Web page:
In the fall of 2013 I connected with Range Martial Arts in Chisolm, MN.  Mrs. Wickstrom, Mr. Arjir, and Mr. Koivisto were some of the first faces I met returning to formal training in classical Korean martial arts.  Injuries re-training and finances delayed my participation until the spring of 2014 when I joined the Haidong Gumdo program at Range Martial Arts.  In the spring of 2015 I enrolled in Haidong Gumdo’s master’s program.  Since then I have had the privilege to attend master’s training with Chief Master Parnell and President of Education Jeong Woo Kim.

Together with my training partners we have opened a dojang program called Northwind Martial Arts LLC.  In hopes to offer a martial art that is not currently available in the Bemidji  area I have returned to formal class work in Tang Soo Do at Range Martial Arts, though that is currently a long-term goal.

I currently hold the title of Master in Haidong Gumdo, and will be testing formally for ChoDan this fall.  I am starting a dojang in the Bemidji, MN area.  I do have a pair of students near Fertile MN whom I will be commuting to train, so additional small-group sessions are a possibility if a town or group not far off of Interstate Highway 2 wants to learn.  I will be commuting through there every weekend as part of my own training.

sidekicks_Mr_Lee_TeachesAs for how this effects my view of what I want my dojang to look like, until a year ago I referred to myself as “a universal white belt”.  The only thing that has changed with more formal training is a more definite understanding of all that I do not know and have yet to master as a martial artist.  For the majority of my life my martial arts training looked less like Enter the Dragon and more like Barry in Chuck Norris’ Sidekicks.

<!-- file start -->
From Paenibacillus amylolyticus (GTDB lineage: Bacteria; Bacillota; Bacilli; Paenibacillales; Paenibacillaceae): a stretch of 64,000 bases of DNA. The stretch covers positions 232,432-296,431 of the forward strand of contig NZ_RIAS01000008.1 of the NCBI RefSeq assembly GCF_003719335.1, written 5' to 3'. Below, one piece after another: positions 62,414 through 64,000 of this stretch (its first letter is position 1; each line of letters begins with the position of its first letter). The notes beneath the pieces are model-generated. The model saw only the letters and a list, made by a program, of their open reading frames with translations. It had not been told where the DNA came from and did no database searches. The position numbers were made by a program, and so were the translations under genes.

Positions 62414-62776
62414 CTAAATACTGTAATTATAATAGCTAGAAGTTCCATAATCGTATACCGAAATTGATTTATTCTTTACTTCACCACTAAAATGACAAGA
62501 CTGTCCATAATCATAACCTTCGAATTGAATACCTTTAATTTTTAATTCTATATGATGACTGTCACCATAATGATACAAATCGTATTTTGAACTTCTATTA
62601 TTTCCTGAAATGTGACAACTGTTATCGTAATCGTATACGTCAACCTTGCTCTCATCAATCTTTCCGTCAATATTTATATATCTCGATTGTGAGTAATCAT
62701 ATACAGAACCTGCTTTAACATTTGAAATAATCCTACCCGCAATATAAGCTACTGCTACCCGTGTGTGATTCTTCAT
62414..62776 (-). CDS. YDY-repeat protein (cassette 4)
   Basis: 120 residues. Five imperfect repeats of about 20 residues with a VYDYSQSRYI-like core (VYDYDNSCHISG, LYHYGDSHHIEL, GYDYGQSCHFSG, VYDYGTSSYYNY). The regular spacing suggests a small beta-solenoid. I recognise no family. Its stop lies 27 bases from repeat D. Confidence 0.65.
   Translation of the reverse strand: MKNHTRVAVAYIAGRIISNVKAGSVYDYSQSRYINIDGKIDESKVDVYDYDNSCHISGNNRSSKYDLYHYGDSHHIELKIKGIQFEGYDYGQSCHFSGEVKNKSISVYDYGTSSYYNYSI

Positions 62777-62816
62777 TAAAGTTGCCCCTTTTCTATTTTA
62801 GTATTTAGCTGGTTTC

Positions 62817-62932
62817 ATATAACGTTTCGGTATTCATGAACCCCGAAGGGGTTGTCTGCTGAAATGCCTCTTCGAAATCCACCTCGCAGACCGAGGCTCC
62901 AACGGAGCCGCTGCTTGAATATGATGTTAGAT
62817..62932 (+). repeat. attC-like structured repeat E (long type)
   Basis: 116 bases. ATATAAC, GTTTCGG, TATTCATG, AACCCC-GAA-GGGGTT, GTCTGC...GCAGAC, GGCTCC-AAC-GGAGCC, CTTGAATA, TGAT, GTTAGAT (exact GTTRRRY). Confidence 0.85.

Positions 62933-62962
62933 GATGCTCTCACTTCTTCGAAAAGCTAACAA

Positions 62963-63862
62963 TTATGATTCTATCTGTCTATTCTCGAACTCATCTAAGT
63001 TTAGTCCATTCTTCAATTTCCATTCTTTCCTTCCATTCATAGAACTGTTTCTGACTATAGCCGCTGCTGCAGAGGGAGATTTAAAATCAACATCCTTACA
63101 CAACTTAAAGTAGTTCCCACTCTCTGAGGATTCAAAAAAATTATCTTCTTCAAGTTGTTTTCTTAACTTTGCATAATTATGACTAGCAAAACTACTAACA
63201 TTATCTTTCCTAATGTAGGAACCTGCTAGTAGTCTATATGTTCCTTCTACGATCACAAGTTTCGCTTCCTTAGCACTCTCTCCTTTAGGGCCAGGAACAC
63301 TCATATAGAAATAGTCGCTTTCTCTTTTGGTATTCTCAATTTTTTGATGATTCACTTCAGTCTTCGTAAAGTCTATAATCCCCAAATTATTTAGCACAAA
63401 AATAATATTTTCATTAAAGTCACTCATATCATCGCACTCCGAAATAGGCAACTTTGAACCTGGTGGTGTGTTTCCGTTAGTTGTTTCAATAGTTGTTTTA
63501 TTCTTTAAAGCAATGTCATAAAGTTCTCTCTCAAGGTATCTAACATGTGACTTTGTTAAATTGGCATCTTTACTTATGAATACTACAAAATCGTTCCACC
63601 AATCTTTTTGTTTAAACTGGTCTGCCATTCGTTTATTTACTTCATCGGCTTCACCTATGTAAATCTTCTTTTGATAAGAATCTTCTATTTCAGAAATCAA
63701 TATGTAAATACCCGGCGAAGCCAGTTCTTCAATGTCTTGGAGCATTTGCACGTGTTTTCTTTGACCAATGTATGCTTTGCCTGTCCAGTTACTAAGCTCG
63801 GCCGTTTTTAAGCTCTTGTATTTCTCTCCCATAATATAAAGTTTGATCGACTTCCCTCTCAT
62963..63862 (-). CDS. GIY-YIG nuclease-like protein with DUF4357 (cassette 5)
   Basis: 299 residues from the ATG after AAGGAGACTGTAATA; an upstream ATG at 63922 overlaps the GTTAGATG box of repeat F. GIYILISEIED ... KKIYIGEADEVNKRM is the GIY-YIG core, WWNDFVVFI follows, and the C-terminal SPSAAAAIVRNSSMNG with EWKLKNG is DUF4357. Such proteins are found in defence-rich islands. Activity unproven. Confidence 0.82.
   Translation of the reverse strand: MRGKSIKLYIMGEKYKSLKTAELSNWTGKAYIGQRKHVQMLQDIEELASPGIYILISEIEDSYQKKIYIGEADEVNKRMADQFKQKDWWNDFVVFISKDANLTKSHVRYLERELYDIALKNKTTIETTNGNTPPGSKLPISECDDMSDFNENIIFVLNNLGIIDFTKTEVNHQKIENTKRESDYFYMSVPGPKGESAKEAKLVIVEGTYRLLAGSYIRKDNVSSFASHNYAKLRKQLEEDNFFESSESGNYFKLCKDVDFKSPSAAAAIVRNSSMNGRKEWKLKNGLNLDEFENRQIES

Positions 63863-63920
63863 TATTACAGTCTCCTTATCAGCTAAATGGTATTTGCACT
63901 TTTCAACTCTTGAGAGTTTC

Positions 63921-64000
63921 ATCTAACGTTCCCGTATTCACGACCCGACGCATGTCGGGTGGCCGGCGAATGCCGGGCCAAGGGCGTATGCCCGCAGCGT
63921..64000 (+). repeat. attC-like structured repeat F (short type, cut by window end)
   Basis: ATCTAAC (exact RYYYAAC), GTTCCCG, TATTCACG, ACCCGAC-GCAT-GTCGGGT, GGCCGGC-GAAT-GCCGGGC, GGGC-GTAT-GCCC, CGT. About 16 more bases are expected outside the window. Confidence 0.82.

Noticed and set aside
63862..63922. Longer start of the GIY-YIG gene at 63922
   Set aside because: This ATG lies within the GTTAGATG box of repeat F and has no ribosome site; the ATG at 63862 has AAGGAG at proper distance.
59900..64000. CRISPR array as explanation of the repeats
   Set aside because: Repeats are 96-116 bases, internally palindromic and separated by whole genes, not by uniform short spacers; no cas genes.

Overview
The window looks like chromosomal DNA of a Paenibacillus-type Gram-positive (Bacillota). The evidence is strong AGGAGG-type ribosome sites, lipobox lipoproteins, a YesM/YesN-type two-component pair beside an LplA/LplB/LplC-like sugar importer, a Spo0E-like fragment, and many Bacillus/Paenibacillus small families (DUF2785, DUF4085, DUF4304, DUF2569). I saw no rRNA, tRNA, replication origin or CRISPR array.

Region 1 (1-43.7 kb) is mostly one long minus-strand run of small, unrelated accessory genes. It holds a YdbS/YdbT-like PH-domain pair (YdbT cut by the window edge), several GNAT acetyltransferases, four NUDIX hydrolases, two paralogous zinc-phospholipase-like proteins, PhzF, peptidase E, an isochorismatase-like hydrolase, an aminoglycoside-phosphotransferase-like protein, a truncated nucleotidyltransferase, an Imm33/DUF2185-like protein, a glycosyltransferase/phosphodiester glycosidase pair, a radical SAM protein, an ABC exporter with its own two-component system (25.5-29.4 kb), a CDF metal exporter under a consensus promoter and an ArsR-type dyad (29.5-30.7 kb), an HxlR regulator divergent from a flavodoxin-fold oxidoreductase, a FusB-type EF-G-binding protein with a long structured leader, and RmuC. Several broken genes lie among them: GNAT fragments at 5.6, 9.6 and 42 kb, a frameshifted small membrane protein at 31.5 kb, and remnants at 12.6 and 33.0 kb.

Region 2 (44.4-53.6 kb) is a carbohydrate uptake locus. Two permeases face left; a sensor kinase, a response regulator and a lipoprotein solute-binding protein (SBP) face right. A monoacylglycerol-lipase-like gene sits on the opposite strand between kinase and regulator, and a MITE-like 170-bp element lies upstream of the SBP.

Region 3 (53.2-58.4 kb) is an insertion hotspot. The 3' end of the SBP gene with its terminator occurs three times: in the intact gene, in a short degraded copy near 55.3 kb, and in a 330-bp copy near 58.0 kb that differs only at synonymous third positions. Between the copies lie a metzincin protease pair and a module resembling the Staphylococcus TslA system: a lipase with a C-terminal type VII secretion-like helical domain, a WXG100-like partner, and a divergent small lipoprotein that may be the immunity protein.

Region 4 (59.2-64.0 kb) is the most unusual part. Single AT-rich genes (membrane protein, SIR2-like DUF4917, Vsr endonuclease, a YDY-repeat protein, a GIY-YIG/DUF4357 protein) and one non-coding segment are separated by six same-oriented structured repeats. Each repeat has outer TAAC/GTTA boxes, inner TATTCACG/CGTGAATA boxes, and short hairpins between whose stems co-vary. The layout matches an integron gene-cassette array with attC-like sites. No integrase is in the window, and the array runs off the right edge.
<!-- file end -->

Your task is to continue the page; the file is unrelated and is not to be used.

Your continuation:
I genuinely love Haidong Gumdo, and I will gladly share what knowledge I have as a martial artist with whoever wishes to, but I will view my dojang as successful if it contains students who have caught my love of the art, who improve as artists and people, and with whom we can share the ongoing fellowship of training.  If that group is a hundred people strong and we can afford our own palace of a dojang, then awesome!  If it is a handful of enthusiasts constantly helping one another hone our skills, I will be just as happy.

The most important thing, in any case, in any circumstance, is to train!